While the Assuies have not have a recession in 25 years, Australia’s household debt has long been a concern among many. Indeed, in 2016 JPMorgan called Australian housing shorts the new “widow maker” as hedge funds were unable to profit off of the bearish bets. Specifically, Bloomberg noted at the time:
“Shorting the Australian housing market has been a widow-maker trade and I think it will continue to be the case,” Dey wrote in the note. “Australia is a unique housing market and sometimes offshore investors don’t realize the key differences,” he said, pointing to factors including tax breaks that spur demand.
Others disagreed ad the time and still disagree as we noted in a recent article on the topic.
This hot trade among Hedge Funds has been around for some time, but so far bank stocks have proven short sellers wrong time and again. A Morgan Stanley prime brokerage report from March 2016 stated the following regarding Australian funds: Hedge Funds continue to be the most net short they have been since 2010.
But it is not just hedge fund managers from Australia targeting the country’s banking sector.
Marc Chatin of Parus Fund pitched a short of Australian banks at last year’s Sohn London conference, following other funds such as Lakewood Capital which has gained a reputation for its aggressive short exposure since its founding in 2007.
John Hempton and John Tepper are also Australian banking bears.
But will that trend end? Only time will tell, but count one rating agency among the bears.
The Australia Prudential Regulation Authority’s recent measures to curb higher proportion of interest-only lending won’t affect the growth of household debt, as investors anticipate a continuous rise in house prices, believe analysts at Moody’s Investors Service. In their April 10 research piece titled “New Mortgage Rules Will Help Mitigate Housing Market Risks,” Marie Diron and team caution that Australia’s GDP will be substantially affected in the event of a negative shock from a housing downturn.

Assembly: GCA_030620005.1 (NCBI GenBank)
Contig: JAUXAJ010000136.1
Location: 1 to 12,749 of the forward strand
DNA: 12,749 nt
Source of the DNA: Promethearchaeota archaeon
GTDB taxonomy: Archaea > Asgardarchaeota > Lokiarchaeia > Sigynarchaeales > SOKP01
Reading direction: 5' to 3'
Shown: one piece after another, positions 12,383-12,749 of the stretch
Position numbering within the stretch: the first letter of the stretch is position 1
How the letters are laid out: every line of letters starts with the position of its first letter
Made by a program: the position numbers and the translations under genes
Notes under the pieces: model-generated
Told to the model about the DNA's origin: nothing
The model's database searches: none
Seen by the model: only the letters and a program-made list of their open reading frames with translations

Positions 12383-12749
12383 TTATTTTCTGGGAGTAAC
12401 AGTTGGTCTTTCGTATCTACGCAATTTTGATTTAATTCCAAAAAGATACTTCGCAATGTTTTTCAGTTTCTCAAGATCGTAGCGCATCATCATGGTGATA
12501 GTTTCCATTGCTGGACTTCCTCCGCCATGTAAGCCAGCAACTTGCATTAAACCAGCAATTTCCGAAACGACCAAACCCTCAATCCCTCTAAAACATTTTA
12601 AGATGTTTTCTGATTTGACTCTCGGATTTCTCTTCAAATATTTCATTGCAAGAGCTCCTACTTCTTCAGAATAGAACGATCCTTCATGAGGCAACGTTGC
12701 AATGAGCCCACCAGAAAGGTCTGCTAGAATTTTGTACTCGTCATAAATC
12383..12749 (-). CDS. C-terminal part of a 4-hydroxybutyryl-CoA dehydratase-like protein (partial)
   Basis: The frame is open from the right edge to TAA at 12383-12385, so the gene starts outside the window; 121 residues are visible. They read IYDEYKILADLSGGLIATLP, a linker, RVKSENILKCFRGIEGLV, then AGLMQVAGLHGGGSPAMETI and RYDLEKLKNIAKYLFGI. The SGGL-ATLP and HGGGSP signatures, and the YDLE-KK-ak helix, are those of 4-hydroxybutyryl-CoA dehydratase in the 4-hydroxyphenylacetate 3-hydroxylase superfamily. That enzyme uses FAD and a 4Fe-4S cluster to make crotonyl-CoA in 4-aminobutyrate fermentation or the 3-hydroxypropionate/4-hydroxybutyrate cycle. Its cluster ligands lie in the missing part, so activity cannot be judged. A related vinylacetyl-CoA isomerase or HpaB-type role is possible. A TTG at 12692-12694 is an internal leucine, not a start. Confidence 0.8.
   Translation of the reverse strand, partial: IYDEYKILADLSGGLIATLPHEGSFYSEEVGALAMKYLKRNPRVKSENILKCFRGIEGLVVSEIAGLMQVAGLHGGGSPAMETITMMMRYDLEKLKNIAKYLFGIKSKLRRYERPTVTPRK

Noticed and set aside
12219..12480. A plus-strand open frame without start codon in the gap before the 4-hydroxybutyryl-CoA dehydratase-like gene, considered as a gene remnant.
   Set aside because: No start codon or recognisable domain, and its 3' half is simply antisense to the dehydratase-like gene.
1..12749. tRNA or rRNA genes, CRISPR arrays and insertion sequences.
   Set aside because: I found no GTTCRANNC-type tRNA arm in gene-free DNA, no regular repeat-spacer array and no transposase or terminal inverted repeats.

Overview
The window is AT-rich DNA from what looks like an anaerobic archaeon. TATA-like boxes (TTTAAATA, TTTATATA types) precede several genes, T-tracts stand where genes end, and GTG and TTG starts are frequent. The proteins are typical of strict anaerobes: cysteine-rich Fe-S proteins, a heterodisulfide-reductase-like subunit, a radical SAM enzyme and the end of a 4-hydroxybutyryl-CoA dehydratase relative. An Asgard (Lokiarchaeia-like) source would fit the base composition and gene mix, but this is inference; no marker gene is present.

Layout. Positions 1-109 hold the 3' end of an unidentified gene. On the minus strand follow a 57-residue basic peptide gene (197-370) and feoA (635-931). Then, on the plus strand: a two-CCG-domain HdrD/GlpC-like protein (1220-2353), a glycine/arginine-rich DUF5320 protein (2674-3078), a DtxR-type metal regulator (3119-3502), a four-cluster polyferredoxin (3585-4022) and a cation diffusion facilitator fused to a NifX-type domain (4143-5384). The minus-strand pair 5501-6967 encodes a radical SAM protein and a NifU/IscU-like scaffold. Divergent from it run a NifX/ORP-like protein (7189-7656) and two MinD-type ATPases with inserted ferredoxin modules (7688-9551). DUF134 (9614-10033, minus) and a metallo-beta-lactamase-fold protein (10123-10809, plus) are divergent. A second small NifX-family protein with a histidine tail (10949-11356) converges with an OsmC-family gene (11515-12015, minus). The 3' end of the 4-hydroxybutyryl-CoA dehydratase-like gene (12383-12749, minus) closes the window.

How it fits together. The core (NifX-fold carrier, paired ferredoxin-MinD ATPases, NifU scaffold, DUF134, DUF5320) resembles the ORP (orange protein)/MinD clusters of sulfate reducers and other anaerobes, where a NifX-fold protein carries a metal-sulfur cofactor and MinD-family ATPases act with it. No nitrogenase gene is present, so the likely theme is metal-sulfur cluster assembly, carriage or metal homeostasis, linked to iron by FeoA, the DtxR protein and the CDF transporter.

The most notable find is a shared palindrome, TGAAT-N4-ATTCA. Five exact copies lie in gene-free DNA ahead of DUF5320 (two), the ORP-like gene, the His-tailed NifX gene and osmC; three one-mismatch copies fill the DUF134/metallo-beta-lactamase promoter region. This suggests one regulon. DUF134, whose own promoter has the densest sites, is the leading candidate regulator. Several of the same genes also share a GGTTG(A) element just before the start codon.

Australia’s household debt is the second highest in the world
Last month, APRA introduced new macro prudential rules to target risky lending by banks and imposed curbs on the flow of new interest-only lending to 30% of total new residential mortgage lending. The regulator cautioned that lending on interest-only terms represents almost 40% of the stock of residential mortgage lending by banks. The regulator highlighted that such a number is quite high, both by international and historical standards.
Touching upon the rationale behind APRA’s recent measures, the Moody’s analysts point out that at over 120% of GDP, Australia’s household debt is the second highest behind Switzerland. As can be deduced from the following graph showing data from the Bank for International Settlements, Australia’s household debt is the largest in the Asia Pacific region, surpassing New Zealand’s 94.4% and Korea’s 91.6%. Of note, when compared to the housing peaks, Australia’s household debt is higher than even other developed economies such as the U.S., and even in troubled economies such as Ireland and Spain.
Diron and colleagues argue that as opposed to less-leveraged borrowers, highly-leveraged households will likely trim their consumption spending, ultimately crimping fiscal revenues and economic growth. As households’ debt in Australia is higher than their liquid financial assets, the analysts believe that any drop in housing prices will hamper the country’s GDP growth.
With Australian banks’ exposure to the sector constituting about two-thirds of banks’ household lending, the Moody’s analysts believe such high exposure will be a source of sovereign risk, though the banks’ strong capitalization could cushion the risk of a banking crisis.
Australia’s household debt – APRA caps interest-only lending at LTV above 80%
The Moody’s analysts highlight other restrictions imposed by APRA to curb the continued rise in housing prices and household leverage. For instance, APRA has imposed strict internal limits on the volume of interest-only lending at loan-to-value ratios above 80%. Additionally, lending institutions will be asked to provide justification for any instances of such ratios exceeding 90%. However, the regulator reiterated its 2014 guidelines, whereby lending institutions were asked to ensure that growth in housing investment loans will remain below 10%.
Diron and team believe the recent measures initiated by APRA could weigh on property demand, though thanks to the low interest regime, household debt could continue to grow, the analysts conclude.
All this analysis does not even get into the question about a possible slowdown in China, which would hit Australia pretty hard.